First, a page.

A University of Kentucky (UK) research team evaluated traditional surgical and radiation therapy options and concluded that direct decompressive surgery plus postoperative radiotherapy is more effective than either radiotherapy alone or other surgical options.

Standard treatment for metastatic epidural spinal cord compression (MESCC) consists of corticosteroids and radiotherapy - after which only 50 percent of patients are able to walk. Surgery, in the form of the simple laminectomy procedure used before the availability of radiotherapy, was largely abandoned as a treatment after a small randomised trial published in 1980 demonstrated no benefit of laminectomy alone or in conjunction with radiotherapy. However, the UK trial tested a more modern surgical treatment for MESCC, the direct decompressive surgical resection.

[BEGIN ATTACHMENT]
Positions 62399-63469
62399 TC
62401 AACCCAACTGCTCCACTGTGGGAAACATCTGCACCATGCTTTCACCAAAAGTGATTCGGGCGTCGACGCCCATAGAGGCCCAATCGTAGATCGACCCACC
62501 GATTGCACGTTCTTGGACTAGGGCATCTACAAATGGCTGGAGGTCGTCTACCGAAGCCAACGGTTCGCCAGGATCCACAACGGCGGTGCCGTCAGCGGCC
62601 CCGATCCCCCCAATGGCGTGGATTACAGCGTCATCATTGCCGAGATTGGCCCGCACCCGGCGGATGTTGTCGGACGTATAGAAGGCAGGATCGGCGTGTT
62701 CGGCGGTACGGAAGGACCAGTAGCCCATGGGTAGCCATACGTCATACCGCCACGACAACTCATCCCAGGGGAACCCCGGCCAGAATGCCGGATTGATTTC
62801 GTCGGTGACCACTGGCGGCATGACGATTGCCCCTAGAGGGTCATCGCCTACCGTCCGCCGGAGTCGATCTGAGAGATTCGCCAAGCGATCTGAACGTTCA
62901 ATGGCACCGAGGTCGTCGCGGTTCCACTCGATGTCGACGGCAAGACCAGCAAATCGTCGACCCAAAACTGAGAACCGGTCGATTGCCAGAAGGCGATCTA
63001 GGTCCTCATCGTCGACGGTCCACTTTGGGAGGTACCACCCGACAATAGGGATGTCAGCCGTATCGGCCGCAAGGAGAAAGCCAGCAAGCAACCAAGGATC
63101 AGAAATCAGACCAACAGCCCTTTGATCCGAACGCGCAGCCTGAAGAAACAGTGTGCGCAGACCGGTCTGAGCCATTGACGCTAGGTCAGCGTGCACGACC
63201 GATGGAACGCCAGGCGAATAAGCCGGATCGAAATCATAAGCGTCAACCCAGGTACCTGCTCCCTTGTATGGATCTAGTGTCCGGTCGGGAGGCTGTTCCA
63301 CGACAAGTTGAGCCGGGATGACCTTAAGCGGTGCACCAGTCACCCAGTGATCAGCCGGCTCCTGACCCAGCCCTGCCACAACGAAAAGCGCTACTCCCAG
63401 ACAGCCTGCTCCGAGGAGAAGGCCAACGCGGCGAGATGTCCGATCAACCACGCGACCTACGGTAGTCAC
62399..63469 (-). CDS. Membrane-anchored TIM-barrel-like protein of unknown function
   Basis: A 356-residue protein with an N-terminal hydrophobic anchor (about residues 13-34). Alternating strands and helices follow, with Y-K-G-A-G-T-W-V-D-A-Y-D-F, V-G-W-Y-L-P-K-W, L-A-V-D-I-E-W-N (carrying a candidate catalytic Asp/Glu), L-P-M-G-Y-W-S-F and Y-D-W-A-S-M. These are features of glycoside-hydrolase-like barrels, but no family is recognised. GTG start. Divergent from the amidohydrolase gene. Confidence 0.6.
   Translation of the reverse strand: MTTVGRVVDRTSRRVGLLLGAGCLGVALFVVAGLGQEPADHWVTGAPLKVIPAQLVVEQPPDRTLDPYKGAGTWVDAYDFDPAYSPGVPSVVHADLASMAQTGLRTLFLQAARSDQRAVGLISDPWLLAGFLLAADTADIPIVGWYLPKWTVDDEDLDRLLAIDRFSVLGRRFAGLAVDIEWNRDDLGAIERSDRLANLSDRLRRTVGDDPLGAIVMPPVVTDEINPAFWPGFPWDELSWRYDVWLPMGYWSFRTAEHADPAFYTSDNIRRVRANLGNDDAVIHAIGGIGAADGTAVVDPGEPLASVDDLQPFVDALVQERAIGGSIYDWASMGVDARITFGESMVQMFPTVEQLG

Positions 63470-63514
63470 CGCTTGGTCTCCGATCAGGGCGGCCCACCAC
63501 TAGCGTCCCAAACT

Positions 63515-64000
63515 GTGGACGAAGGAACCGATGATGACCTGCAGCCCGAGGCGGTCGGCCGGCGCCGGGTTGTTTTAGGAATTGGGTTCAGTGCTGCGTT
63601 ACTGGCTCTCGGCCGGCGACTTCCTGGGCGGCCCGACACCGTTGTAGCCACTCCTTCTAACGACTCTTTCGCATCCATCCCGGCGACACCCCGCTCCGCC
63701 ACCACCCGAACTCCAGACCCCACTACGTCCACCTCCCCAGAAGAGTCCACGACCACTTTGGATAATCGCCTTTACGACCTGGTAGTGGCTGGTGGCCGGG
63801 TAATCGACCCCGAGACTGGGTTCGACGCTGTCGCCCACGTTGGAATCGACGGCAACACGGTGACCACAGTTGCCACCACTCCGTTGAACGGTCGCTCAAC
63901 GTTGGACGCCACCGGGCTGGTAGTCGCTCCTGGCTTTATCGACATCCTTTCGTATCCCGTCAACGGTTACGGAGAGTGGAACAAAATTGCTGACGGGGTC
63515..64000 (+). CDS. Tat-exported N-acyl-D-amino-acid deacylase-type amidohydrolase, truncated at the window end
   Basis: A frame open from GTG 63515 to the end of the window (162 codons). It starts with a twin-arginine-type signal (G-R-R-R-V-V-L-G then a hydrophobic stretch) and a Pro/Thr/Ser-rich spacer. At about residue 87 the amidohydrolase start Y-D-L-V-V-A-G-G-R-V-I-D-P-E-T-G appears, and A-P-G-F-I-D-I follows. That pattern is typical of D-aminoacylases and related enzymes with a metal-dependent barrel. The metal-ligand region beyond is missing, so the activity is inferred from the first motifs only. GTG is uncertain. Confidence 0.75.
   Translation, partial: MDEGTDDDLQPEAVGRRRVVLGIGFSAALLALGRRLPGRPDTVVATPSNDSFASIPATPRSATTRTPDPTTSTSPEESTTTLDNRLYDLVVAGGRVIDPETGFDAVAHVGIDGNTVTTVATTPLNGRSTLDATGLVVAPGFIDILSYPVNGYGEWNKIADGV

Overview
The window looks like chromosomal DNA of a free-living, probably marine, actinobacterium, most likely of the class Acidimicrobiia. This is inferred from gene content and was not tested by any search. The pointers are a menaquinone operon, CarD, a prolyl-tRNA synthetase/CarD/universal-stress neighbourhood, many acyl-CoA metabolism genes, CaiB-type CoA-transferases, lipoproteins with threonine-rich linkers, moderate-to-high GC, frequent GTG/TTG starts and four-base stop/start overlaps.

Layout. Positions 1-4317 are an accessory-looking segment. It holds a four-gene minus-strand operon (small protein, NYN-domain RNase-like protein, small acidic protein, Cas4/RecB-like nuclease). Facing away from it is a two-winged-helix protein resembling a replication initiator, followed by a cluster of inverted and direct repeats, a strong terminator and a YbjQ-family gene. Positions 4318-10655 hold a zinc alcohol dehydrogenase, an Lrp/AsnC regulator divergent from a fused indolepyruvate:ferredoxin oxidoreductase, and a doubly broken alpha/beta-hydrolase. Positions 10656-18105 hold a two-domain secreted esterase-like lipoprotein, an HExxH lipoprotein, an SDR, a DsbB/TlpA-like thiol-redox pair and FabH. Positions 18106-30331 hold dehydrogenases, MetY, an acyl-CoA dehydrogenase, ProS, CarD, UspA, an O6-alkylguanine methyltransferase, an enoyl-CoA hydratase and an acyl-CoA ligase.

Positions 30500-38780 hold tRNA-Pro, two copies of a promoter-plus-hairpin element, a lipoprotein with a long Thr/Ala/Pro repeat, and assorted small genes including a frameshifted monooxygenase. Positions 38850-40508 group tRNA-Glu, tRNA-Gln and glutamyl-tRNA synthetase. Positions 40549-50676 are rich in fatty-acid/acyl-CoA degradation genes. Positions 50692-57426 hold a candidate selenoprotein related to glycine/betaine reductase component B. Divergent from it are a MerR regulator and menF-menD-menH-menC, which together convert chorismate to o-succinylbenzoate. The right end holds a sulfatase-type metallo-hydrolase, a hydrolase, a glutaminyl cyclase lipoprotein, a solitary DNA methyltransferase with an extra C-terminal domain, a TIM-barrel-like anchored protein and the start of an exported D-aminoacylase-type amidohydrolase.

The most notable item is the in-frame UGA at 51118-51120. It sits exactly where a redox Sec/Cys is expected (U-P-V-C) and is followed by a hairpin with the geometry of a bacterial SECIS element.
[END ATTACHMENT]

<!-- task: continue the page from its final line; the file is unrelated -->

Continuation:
The results of the UK trial are definitive: direct decompressive surgery plus postoperative radiotherapy equal the best chances for regaining mobility in patients with metastatic cancer.

Roy Patchell and his team found compelling results in a randomised, multi-institutional, non-blinded trial assessing the efficacy of surgery and radiotherapy combinations in more than 100 patients with spinal cord compression caused by metastatic cancer. Results were so statistically conclusive in favour of the direct decompressive surgery and radiotherapy combination that researchers halted the study after an interim analysis.

Eighty-four percent of patients who received both surgery and radiotherapy were able to walk after treatment, versus only 57 percent of patients who received only radiation. Patients in the surgery group also retained the ability to walk significantly longer after treatment, and were less dependent upon corticosteroids and opiod analgesics.

MEDICA.de; Source: University of Kentucky